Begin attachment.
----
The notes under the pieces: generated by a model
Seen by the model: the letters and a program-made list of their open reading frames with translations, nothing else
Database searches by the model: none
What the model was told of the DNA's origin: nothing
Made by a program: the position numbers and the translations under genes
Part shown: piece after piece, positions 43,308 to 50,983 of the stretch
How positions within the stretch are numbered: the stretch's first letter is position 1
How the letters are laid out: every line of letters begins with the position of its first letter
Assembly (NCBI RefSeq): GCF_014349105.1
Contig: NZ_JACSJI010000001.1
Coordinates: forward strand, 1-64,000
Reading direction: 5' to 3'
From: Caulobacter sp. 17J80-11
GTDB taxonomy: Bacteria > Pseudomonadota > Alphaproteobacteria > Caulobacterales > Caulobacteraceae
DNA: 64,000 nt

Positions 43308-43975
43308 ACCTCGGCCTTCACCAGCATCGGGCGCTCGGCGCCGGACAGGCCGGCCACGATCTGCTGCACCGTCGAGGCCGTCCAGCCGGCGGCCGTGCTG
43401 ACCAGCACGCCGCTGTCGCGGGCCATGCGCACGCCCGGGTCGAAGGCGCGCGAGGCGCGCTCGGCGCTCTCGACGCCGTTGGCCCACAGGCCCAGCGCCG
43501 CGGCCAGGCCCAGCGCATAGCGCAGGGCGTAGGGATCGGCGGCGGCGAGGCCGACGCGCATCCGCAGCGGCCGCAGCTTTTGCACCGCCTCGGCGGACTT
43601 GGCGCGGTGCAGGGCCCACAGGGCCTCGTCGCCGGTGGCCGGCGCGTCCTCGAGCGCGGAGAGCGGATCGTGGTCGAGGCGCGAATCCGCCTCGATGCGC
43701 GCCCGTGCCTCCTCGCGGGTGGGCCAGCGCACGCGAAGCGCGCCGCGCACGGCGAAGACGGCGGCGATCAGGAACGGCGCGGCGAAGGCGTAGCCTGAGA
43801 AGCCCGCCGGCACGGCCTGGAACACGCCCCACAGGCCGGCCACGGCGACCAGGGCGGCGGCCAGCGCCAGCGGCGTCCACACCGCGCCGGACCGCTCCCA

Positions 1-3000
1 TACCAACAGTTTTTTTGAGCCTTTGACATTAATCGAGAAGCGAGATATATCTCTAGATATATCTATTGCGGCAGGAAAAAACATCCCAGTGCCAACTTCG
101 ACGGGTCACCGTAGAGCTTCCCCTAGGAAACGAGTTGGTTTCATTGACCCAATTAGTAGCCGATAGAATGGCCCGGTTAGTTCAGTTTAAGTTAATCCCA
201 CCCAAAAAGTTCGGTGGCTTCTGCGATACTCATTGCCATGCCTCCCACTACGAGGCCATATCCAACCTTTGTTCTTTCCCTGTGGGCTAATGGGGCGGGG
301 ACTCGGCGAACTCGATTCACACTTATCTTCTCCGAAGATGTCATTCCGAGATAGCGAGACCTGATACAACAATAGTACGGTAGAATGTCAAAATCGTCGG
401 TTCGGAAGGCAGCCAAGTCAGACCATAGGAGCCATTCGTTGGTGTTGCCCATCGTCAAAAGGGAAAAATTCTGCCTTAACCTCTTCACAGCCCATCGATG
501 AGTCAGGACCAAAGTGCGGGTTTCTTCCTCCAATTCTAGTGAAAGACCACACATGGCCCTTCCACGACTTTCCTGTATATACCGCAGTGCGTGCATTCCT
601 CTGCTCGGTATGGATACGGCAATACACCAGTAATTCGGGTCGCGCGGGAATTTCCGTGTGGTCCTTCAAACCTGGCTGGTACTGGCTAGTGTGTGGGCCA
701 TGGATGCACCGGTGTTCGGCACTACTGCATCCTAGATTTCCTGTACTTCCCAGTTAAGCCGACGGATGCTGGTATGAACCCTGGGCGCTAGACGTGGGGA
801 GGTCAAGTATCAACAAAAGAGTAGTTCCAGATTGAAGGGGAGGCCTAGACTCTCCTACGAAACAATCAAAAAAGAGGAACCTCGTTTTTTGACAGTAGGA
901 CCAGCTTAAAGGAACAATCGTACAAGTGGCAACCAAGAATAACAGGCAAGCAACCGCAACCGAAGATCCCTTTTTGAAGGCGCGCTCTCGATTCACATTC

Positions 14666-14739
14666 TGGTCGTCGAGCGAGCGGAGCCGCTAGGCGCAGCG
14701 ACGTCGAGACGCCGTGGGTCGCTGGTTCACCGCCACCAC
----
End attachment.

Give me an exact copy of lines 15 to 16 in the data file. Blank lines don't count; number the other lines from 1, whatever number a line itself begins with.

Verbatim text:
DNA: 64,000 nt

Positions 43308-43975